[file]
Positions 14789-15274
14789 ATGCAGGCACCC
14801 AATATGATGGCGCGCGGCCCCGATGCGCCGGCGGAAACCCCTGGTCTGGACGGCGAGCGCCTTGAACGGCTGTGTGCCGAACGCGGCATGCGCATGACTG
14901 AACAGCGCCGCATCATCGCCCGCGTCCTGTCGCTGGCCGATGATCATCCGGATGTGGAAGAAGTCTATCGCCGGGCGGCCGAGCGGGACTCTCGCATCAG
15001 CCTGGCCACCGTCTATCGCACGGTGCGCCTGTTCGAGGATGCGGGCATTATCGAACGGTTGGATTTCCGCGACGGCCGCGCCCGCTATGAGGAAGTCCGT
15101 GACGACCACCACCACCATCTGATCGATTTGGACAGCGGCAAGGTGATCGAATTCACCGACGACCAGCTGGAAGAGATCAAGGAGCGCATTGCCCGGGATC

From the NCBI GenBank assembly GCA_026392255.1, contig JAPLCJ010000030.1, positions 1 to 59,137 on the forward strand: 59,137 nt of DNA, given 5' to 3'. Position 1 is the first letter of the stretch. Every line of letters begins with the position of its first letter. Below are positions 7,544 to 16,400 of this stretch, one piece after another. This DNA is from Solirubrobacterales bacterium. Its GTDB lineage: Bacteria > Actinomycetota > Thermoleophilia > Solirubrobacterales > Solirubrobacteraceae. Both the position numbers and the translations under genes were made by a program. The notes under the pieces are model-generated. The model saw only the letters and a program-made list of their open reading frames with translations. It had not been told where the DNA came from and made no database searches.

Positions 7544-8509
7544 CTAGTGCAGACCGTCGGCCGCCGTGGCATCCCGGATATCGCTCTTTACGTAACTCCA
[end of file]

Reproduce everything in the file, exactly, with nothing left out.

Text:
Positions 14789-15274
14789 ATGCAGGCACCC
14801 AATATGATGGCGCGCGGCCCCGATGCGCCGGCGGAAACCCCTGGTCTGGACGGCGAGCGCCTTGAACGGCTGTGTGCCGAACGCGGCATGCGCATGACTG
14901 AACAGCGCCGCATCATCGCCCGCGTCCTGTCGCTGGCCGATGATCATCCGGATGTGGAAGAAGTCTATCGCCGGGCGGCCGAGCGGGACTCTCGCATCAG
15001 CCTGGCCACCGTCTATCGCACGGTGCGCCTGTTCGAGGATGCGGGCATTATCGAACGGTTGGATTTCCGCGACGGCCGCGCCCGCTATGAGGAAGTCCGT
15101 GACGACCACCACCACCATCTGATCGATTTGGACAGCGGCAAGGTGATCGAATTCACCGACGACCAGCTGGAAGAGATCAAGGAGCGCATTGCCCGGGATC

From the NCBI GenBank assembly GCA_026392255.1, contig JAPLCJ010000030.1, positions 1 to 59,137 on the forward strand: 59,137 nt of DNA, given 5' to 3'. Position 1 is the first letter of the stretch. Every line of letters begins with the position of its first letter. Below are positions 7,544 to 16,400 of this stretch, one piece after another. This DNA is from Solirubrobacterales bacterium. Its GTDB lineage: Bacteria > Actinomycetota > Thermoleophilia > Solirubrobacterales > Solirubrobacteraceae. Both the position numbers and the translations under genes were made by a program. The notes under the pieces are model-generated. The model saw only the letters and a program-made list of their open reading frames with translations. It had not been told where the DNA came from and made no database searches.

Positions 7544-8509
7544 CTAGTGCAGACCGTCGGCCGCCGTGGCATCCCGGATATCGCTCTTTACGTAACTCCA